What can we learn from college protests?

In April 2024, protests over the Israel-Gaza conflict erupted at numerous college/university campuses in the United States and around the world. The protests have been overwhelmingly pro-Gaza and anti-Israel. College protests, though, are nothing new (see Ecclesiastes 1:9). So, while the 2024 college protests over Gaza may be the motivation for this post, I am primarily going to address college protests in general.

To be entirely honest, my first reaction is “why should anyone care about what college students think about world affairs?” This article by the Babylon Bee accurately represents my initial reaction: Israel Withdraws From Gaza After Learning Of Protest By 19-Year-Old Fine Arts Major Roxy Barnett.

University students are very often terribly informed about world events. College students tend to get trapped in their own echo chambers. Universities often do an extremely poor job of educating their students on both sides of controversial issues. People in their late teens and early 20s rarely have the necessary life experience that enables them to fully examine a situation before jumping to conclusions. University students frequently have an elevated view of themselves, their importance, and the value of their opinions.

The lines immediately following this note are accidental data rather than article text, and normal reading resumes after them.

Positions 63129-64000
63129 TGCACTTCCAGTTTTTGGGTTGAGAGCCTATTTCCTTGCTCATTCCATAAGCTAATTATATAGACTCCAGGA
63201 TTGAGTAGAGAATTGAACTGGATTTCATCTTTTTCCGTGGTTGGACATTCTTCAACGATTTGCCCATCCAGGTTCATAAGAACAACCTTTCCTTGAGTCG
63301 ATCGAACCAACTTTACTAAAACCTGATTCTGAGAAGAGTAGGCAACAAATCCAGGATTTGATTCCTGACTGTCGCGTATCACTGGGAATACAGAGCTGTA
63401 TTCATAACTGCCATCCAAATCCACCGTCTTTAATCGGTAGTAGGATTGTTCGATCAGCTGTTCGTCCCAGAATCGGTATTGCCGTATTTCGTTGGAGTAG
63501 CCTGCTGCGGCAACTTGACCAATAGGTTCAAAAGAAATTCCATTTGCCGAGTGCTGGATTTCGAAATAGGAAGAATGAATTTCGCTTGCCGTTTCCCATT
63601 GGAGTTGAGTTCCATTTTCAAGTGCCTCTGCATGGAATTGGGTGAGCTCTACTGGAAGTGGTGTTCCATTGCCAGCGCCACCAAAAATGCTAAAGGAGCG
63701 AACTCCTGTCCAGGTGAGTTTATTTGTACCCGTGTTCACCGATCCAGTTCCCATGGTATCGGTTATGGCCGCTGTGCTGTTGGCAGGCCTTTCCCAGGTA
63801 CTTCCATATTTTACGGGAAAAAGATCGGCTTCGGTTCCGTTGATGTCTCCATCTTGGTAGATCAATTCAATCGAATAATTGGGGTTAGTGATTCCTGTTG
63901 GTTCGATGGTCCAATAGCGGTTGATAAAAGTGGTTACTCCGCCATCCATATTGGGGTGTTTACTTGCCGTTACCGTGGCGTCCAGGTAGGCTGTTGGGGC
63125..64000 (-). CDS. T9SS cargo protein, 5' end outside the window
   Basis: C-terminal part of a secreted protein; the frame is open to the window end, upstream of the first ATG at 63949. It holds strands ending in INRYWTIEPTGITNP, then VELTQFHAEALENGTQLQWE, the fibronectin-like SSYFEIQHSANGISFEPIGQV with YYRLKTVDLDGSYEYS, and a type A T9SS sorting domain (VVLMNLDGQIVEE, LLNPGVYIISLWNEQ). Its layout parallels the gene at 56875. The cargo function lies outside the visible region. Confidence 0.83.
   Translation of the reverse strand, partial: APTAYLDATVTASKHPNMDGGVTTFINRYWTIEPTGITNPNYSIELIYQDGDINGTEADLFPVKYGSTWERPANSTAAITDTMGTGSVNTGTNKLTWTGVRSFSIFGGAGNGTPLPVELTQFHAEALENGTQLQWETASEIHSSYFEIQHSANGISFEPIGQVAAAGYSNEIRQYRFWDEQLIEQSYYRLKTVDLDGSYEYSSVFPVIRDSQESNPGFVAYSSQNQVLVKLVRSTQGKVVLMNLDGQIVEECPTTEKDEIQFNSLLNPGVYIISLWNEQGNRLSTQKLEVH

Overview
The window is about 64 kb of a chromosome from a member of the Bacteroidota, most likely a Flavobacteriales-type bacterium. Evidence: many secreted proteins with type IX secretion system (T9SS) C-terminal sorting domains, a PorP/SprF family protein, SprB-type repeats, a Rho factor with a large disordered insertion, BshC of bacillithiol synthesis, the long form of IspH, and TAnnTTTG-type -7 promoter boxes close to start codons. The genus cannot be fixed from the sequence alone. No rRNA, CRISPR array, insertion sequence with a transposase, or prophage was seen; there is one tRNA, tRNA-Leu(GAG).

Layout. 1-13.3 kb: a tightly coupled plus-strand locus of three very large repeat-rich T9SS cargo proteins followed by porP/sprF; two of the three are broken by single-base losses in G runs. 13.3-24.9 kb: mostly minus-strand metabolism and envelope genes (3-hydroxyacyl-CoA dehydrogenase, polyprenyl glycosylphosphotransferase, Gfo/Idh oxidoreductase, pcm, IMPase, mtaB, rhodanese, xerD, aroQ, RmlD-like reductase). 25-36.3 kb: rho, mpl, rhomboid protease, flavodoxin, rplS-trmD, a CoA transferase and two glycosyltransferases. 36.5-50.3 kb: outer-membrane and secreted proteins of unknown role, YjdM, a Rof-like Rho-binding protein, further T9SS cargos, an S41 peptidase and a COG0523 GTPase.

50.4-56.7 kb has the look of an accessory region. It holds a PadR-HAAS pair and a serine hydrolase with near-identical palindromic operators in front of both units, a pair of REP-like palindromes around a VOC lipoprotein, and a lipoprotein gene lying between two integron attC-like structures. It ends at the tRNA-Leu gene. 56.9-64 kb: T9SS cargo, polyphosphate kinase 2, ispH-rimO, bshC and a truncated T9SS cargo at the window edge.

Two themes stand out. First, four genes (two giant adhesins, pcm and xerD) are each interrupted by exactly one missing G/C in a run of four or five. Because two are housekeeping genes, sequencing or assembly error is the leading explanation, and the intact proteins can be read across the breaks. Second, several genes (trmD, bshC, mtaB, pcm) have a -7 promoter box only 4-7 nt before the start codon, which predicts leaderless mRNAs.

Please also note that all of the above can be true about anyone of any age and level of education. In no sense are these issues limited to college students.

What we are seeing on university campuses is an indictment on our society as a whole, our inability to reason, our desire to live in echo chambers, our tendency to lash out emotionally without having all the facts.

With that said, I want to also spend some time on some positive things we can learn from college protests and the college students involved in them.

• When they see injustice, even if that injustice is being perceived through warped lenses, they seek to do something about it, even if it costs them.

• They speak up. They get loud. They stand up for their convictions.

• They catch people’s attention. If nothing else, they cause other people to wonder what is going on and why.

• Their actions result in positive change. Even if the core attitude behind the protests is flawed, protests almost always point to something that truly needs to be changed.

So, when you see college protests, don’t make the same mistakes college students often do. Instead, examine the issue with an open mind, thoroughly research both sides of the issue, speak to people on both sides of the issue, and then make a more fully-informed decision on what you think about the issue and what, if anything, you can do to contribute to positive change.

Psalm 37:5-6, “Commit your way to the LORD; trust in him and he will do this: He will make your righteousness shine like the dawn, the justice of your cause like the noonday sun.”

Colossians 4:6, “Let your speech always be gracious, seasoned with salt, so that you may know how you ought to answer each person.”

Proverbs 18:17, “The one who states his case first seems right, until the other comes and examines him.”

S. Michael Houdmann

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What can we learn from college protests?